My mother had a cedar chest.
My mother has been dead for some time now.
In that cedar chest one time when I was fairly young I had occasion to notice that she had kept my First Communion Candle. It was a rather beautiful thing – obviously bees wax and with decorative flourishes that looked to be of the same type as the cream frosting flowers on a birthday cake.
That cedar chest has been lost, I guess, for some time now.
At least I have no idea where it might be.
So I have no idea where that candle might be - or if that candle even is.
I only mention it to establish a Catholic baseline for my life.
I did get as far in the ritual of the Church of Rome as First Communion.
In fact I even got farther.
The archbishop of the archdiocese of Portland delivered the slap of Confirmation to me somewhat later in my life.
I took the Confirmation name of Mary.
A lot of young Catholic men did that in those days.
I mention all of this so that whatever it is that I am about to say may have some sort of credibility – especially to me.
One of two things – I can’t remember which came first – manifested itself to me as a harbinger of doubt that god was in his heaven and all was right with the Catholic world.
The most likely of the two to have been the first was that I knew for a fact that many of the young men and women of much higher Catholic Church status that mine were fucking their mutual brains out as often as they were able.
At this late date in my life I could not care less who does who or how often.
In those days I was jealous.
Such opportunities never presented themselves to me.
If they had, I would have been unable to take advantage of them because my mother had convinced me that the only thing worse than being slowly digested by a carnivorous plant was to come up with a pregnant girlfriend.
But that mother induced conviction did not allay my jealousy.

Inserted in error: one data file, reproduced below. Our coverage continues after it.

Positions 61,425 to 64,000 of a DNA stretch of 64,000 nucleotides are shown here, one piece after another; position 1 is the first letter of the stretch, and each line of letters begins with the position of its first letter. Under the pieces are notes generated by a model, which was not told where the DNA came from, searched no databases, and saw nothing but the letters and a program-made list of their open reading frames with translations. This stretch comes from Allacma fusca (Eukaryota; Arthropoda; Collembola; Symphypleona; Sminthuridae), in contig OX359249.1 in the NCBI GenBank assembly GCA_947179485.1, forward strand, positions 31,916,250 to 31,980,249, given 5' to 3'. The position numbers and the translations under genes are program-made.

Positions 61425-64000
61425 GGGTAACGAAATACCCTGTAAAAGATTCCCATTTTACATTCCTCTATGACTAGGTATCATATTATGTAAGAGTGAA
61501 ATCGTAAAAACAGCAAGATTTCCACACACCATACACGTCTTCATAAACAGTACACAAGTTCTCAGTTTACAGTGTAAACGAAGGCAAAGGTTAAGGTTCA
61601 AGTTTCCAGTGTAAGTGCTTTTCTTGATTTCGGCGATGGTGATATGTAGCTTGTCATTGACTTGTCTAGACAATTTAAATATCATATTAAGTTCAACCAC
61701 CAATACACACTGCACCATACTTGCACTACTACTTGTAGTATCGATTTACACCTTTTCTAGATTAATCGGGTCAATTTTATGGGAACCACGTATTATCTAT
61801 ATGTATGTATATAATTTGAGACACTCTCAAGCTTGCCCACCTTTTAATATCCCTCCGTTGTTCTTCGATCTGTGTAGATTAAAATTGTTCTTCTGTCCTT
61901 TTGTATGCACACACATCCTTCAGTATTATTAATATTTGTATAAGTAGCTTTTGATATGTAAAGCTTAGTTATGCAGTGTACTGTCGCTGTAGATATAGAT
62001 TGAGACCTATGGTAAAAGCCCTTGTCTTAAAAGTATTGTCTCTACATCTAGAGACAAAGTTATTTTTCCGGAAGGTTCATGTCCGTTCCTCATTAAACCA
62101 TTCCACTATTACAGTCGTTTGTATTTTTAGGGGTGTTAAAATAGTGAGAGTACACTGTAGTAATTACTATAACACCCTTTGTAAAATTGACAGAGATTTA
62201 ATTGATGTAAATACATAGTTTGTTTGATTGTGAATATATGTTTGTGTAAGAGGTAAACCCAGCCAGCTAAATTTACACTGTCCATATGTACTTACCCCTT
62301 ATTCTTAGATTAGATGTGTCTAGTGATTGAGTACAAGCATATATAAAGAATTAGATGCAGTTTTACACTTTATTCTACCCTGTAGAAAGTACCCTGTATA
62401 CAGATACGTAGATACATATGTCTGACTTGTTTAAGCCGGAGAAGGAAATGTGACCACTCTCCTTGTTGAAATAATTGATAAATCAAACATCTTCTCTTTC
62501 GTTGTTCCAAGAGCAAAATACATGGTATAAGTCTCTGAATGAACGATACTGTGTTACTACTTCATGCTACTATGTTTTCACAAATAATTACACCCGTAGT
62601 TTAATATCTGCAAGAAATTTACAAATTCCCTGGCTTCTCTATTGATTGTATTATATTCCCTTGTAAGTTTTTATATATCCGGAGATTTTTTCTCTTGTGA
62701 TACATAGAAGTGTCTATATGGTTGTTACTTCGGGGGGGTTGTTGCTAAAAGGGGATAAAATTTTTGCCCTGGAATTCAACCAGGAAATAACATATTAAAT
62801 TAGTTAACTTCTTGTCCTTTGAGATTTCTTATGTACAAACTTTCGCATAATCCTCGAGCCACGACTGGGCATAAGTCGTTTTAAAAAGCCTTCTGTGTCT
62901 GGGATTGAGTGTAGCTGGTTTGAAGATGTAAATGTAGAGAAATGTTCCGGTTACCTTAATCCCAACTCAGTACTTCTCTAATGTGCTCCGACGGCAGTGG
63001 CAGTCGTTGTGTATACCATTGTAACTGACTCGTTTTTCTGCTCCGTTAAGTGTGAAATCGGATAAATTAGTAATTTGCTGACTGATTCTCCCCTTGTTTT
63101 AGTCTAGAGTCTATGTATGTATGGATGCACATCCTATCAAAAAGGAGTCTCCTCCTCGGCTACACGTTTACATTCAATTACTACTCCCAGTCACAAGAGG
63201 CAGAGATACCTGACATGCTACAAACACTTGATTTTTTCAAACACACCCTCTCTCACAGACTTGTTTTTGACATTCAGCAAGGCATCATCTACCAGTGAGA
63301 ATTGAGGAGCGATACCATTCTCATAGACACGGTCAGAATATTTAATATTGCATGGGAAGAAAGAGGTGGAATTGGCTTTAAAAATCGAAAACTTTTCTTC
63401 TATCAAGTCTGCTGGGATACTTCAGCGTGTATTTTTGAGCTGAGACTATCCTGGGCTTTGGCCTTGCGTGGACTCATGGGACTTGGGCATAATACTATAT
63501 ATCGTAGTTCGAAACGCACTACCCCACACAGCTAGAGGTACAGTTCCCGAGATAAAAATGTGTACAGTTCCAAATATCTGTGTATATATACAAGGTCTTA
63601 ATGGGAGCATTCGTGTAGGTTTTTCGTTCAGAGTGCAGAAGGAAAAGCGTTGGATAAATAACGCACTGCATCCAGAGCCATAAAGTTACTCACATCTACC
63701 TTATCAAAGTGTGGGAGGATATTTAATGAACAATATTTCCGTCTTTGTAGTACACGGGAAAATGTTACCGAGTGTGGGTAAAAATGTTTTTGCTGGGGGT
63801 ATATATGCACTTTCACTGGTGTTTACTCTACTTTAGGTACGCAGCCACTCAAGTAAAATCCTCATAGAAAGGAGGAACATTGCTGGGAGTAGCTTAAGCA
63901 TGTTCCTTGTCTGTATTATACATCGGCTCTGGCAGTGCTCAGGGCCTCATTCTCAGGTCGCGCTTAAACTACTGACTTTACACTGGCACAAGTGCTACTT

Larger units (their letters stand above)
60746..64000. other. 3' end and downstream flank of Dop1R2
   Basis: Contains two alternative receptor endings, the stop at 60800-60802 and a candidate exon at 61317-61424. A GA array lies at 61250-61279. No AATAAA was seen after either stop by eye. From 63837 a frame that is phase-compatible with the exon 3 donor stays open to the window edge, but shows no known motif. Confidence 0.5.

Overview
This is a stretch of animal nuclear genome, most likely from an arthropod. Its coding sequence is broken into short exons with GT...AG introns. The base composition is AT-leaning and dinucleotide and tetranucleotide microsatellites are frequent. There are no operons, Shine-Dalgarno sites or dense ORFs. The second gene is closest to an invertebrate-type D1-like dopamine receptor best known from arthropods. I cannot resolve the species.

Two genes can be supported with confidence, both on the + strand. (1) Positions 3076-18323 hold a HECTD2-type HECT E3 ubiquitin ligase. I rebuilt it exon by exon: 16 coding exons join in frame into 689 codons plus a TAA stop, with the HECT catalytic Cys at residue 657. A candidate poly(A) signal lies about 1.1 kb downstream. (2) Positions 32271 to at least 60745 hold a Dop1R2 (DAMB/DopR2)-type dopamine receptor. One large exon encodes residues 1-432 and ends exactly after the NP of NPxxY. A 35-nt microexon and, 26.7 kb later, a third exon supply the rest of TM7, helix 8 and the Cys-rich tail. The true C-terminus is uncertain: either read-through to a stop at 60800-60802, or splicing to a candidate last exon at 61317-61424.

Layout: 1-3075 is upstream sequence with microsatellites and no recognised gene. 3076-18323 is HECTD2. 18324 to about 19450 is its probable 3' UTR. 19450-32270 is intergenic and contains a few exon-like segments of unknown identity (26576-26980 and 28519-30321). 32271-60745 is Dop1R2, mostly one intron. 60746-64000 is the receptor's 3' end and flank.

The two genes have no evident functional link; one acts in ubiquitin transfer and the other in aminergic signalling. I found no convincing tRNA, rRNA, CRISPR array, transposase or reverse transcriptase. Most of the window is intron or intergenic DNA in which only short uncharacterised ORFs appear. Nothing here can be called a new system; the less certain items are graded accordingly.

However – there was a much bigger issue for me.
Those people – the fucking like minks bunch - were always the first in line for Communion at Sunday mass.
The sixth commandment, I had been taught, had many diverse meanings, but all of them could be summed up in one statement: sex outside matrimony is a mortal sin. And a mortal sin condemns one to eternal damnation.
Eternal damnation in those days meant you went to hell.
The anomaly that I perceived haunted me.
Then I heard about Galileo.
The short story was that unless he recanted on his view of the solar system – the fundamental truth of which has lived with us for centuries – he would have been guilty of mortal sin.
And we all know where mortal sin ends up – see above.
So he recanted.
At the point of perceiving those two facts I also was beset by two imponderables: the pillars of the youth of my part of the Catholic Church were fucking like minks but could partake of Holy Communion every time they went to mass – taking Communion in a state of mortal sin being in its own right yet another mortal sin – but a guy in the distant past who had been the first to discover a truth of how things work would have gone to hell if he hadn’t agreed to say that he was wrong about his perceived truth.
Things didn’t seem to make sense to me.
But at that point I was only troubled by the apparent lack of consistency that those two facts seemed to support.
It wasn’t until I began to ponder the implications of those two things that I really began to wonder.
If Galileo had not recanted a thing which was true and undeniable would he have been in hell for all eternity?
Can a court of old men in weird hats and robes declare a human soul to eternal damnation?
On the other hand can the act of – I assumed they must have done this – going and confessing the mink fucking every week wipe the slate clean for the pillars of the church so that they could partake of the Sacrament sans sin? Could they just live as they chose and go get a weekly application of hell-avoidance forgiveness – from a human being just like the rest of us – and go merrily on their chosen course?
The answers seemed to me in both cases to be yes.
At that point I developed a major theological problem.
And I wasn’t very old yet.
How could men legislate others of their fellows to hell or not to hell?
And I have never been able to come up with any answer but that they cannot.
That is why I just laugh at all the furor and excitement surrounding the current pope’s apparent willingness to reconsider some of the Catholic Church’s ridiculous rules and regulations.
How many of us – now dead – are languishing in the fires of hell due to the whim of this or that hierarch of Catholicism no better or worse than we are?
What a ridiculous question.
Unless you believe the bullshit.